Amazon was placed on a US government "notorious markets" list Wednesday over complaints that it failed to crack down on sales of counterfeit merchandise in five of its global e-commerce platforms.
The US Trade Representative's office placed Amazon on the list of retail operations under scrutiny for intellectual property protection.
As part of its annual review, USTR said Amazon platforms in Canada, Britain, France, Germany and India were cited.
The report said copyright holders complained about "alleged high levels of counterfeit goods" in the five markets.
Some expressed concern that in Britain, for example, "it is difficult for consumers and right holders alike to determine who is selling the goods and that anyone can become a seller on Amazon with too much ease because Amazon does not sufficiently vet sellers on its platforms," the document said.
The report said Amazon's counterfeit removal processes were cited as "lengthy and burdensome, even for right holders that enroll in Amazon's brand protection programs."
Amazon said it "strongly disagreed" with the findings and called the report a "purely political act" by the administration of President Donald Trump, who has engaged in a public feud with the company and its founder Jeff Bezos.
"Amazon makes significant investments in proactive technologies and processes to detect and stop bad actors and potentially counterfeit products from being sold in our stores," a spokesperson said in an email.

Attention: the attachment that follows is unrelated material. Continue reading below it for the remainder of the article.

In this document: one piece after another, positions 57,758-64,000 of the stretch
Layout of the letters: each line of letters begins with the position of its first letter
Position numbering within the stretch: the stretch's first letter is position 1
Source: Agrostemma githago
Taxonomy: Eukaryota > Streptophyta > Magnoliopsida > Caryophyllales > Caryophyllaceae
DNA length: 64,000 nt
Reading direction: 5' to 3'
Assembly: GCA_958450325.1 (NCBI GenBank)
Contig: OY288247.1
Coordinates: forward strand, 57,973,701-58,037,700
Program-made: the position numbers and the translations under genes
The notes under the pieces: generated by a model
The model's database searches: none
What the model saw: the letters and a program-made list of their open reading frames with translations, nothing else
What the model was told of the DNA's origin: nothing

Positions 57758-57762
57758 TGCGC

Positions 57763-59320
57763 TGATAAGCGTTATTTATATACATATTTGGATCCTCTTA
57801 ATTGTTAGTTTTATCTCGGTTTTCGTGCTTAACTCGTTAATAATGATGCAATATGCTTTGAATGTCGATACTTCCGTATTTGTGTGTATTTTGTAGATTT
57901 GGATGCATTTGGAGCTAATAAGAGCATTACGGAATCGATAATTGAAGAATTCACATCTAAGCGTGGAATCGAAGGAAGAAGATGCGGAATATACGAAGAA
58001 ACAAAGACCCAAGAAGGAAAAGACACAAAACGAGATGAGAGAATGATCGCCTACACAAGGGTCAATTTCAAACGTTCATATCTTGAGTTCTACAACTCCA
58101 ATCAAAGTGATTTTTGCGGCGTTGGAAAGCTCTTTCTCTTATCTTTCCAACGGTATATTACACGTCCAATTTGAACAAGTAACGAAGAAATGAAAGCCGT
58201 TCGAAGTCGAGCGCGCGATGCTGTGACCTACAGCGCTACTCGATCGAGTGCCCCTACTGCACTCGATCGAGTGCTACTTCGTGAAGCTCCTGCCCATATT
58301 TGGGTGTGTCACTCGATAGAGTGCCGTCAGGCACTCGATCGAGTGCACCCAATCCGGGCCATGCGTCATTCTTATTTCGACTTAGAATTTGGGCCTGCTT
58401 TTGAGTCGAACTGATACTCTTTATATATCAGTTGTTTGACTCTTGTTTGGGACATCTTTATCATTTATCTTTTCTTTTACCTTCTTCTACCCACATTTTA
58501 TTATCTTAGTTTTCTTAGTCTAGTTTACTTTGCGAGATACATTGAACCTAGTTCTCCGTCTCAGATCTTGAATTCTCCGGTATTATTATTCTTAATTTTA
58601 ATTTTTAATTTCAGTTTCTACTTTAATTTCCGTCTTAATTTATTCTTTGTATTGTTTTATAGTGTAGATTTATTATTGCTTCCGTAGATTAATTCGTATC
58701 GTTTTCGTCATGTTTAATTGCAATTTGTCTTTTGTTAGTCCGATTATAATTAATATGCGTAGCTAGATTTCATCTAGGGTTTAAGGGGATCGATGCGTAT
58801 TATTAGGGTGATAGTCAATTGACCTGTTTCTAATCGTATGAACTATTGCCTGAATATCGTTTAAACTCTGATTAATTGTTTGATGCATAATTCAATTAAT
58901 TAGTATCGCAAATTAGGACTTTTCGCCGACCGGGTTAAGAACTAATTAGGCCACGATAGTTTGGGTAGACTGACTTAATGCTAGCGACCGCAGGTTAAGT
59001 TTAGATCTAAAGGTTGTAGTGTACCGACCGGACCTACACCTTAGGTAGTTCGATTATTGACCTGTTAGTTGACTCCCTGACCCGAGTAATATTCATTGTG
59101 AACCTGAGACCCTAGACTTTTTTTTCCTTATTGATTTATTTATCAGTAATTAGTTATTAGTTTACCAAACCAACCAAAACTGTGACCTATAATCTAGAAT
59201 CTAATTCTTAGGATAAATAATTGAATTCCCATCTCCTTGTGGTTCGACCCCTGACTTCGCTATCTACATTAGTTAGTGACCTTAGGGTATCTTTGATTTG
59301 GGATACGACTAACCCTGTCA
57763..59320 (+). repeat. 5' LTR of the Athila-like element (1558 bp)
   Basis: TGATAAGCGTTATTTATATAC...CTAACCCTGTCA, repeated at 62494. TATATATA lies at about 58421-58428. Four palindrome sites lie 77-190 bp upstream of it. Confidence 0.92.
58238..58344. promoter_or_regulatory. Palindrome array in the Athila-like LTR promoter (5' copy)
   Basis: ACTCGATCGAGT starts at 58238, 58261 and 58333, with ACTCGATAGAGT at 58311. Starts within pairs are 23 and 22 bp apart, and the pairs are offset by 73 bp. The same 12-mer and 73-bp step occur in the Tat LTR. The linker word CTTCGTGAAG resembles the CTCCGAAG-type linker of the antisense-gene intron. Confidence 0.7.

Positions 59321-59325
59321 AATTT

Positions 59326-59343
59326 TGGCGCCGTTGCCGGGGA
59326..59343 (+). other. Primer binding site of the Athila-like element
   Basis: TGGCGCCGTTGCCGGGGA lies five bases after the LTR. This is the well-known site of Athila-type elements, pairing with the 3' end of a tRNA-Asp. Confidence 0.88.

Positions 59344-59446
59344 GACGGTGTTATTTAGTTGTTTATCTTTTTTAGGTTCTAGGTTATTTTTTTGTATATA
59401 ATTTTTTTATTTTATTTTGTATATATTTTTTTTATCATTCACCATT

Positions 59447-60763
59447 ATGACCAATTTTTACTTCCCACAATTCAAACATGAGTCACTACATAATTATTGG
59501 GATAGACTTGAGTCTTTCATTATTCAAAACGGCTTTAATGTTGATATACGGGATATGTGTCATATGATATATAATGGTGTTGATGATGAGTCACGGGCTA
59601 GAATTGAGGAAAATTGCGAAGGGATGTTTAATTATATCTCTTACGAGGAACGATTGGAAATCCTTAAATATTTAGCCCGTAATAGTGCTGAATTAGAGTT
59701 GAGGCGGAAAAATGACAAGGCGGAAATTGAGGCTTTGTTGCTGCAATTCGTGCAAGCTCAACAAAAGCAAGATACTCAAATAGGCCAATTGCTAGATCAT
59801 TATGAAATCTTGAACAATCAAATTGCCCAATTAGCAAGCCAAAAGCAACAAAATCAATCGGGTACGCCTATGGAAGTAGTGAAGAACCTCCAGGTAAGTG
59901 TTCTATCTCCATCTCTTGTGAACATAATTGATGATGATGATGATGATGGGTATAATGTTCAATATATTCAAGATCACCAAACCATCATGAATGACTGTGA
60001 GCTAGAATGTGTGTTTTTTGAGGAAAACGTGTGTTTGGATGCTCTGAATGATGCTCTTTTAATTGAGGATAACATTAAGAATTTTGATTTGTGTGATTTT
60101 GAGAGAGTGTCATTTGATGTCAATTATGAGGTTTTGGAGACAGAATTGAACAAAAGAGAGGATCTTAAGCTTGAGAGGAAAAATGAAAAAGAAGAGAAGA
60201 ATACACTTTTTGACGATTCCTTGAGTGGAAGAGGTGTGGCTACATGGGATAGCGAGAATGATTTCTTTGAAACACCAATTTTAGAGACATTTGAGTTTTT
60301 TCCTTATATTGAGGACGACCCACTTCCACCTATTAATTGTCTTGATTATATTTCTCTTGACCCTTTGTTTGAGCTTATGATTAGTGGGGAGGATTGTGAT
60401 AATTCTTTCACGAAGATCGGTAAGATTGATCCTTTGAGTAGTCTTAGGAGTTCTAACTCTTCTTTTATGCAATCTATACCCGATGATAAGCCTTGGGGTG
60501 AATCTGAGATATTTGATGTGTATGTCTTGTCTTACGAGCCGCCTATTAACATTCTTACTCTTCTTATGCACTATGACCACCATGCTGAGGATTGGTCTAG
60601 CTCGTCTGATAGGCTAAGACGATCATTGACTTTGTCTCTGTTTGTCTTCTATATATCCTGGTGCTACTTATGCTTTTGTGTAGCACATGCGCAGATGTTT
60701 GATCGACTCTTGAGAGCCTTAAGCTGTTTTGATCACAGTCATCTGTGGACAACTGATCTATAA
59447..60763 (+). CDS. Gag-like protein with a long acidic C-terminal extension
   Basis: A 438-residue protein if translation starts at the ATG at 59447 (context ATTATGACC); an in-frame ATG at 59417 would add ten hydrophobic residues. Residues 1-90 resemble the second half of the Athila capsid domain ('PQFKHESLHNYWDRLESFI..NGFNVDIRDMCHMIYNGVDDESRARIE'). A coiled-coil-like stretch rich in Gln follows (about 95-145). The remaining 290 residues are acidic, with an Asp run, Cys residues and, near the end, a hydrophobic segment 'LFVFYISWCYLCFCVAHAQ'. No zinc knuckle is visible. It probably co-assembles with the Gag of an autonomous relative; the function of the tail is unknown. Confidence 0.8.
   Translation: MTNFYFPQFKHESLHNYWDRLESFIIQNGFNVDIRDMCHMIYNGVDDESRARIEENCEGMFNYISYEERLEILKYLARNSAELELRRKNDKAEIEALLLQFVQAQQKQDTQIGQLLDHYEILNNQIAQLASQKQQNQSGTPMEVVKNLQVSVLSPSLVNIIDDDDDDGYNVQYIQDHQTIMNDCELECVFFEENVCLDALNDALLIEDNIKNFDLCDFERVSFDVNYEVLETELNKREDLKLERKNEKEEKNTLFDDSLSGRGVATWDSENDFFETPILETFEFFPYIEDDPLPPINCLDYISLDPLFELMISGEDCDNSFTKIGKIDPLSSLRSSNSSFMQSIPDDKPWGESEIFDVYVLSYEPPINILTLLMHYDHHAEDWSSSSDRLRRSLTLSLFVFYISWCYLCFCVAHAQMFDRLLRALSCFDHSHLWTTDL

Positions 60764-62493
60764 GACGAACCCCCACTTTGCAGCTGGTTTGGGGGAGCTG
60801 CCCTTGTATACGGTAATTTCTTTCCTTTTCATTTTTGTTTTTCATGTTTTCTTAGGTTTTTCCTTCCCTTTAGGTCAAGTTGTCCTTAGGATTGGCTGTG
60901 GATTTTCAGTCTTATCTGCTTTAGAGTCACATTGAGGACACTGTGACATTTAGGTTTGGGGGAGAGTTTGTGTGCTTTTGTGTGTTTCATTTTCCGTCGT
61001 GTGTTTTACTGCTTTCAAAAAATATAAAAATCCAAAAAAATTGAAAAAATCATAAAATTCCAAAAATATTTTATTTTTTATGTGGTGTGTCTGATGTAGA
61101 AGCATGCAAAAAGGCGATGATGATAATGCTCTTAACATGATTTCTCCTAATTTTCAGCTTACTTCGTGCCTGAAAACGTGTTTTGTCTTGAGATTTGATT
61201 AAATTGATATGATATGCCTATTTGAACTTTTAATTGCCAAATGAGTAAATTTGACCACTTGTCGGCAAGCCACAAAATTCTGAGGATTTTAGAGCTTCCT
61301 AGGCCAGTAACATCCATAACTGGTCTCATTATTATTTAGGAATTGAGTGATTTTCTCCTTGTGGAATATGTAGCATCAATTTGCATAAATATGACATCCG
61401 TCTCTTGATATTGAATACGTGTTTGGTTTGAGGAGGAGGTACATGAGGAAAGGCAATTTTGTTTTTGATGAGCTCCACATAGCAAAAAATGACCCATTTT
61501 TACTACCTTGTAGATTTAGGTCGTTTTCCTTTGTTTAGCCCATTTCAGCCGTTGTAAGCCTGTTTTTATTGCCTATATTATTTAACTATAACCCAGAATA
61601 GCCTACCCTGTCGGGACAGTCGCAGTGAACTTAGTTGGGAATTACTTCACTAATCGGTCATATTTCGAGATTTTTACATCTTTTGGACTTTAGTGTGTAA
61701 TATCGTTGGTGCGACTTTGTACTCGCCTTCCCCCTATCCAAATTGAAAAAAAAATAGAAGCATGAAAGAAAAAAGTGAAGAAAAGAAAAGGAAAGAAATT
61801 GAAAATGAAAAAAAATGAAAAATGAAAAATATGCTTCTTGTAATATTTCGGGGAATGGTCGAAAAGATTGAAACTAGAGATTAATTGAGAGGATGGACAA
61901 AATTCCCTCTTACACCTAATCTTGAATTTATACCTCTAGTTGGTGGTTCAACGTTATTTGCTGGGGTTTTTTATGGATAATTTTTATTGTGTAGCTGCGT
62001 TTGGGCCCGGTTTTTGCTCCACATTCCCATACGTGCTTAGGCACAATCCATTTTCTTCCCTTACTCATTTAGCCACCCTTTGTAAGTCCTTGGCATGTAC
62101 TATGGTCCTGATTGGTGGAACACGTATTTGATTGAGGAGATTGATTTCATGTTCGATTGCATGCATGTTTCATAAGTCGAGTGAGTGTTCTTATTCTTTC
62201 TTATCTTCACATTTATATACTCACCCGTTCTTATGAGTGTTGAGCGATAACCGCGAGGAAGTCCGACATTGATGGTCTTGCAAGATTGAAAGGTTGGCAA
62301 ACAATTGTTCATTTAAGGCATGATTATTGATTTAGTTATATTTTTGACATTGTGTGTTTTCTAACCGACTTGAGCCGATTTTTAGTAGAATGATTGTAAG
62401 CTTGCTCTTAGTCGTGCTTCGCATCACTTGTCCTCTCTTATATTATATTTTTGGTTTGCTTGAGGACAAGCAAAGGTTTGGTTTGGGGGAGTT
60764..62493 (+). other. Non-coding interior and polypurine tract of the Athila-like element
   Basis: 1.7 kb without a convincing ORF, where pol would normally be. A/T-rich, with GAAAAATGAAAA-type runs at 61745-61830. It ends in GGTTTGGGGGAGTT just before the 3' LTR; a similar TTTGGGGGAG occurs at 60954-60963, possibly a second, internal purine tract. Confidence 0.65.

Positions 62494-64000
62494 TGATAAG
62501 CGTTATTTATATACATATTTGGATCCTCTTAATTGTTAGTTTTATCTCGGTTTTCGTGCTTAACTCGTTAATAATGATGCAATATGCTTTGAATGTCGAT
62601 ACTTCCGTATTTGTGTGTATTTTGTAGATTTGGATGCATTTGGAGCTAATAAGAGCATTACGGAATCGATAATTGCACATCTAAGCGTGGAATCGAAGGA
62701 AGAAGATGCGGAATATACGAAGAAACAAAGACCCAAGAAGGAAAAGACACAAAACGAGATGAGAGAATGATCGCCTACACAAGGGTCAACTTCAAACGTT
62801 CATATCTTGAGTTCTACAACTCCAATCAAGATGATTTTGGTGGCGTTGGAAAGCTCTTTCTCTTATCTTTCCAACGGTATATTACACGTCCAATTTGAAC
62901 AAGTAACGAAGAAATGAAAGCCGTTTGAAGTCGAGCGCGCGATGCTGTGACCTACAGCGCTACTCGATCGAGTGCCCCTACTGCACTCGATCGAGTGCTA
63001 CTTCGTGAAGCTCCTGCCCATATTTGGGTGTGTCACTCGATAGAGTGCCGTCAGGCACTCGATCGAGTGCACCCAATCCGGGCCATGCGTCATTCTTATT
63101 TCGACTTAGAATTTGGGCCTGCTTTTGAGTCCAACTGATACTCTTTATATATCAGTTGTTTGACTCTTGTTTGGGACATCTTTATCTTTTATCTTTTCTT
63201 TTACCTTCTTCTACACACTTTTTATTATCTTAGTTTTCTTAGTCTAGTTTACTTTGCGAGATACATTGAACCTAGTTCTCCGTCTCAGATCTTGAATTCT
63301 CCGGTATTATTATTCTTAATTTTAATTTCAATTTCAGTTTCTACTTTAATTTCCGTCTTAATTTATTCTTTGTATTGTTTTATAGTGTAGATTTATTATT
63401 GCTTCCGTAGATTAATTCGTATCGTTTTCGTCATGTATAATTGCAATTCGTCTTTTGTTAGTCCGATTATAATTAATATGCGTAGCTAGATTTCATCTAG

"We also work closely with law enforcement agencies and are reporting all confirmed counterfeiters to help them build stronger criminal cases."
The 2019 Notorious Markets List provides examples of sellers believed to be facilitating counterfeiting but the agency noted that it is not "a legal finding of a violation" or prelude to enforcement action.
"This year's review process also identified a growing concern about the proliferation of counterfeits facilitated by social media platforms," the report said, including the Chinese-based WeChat.
"USTR will further study and monitor these concerns," the report said.
The 49-page report also listed streaming media and e-commerce websites under scrutiny in China, Italy, Poland, Indonesia and other countries.
It said Pirate Bay, a popular digital media operation which has been the target of authorities for years, remains active despite the shutdown of some of its websites.
© 2020 AFP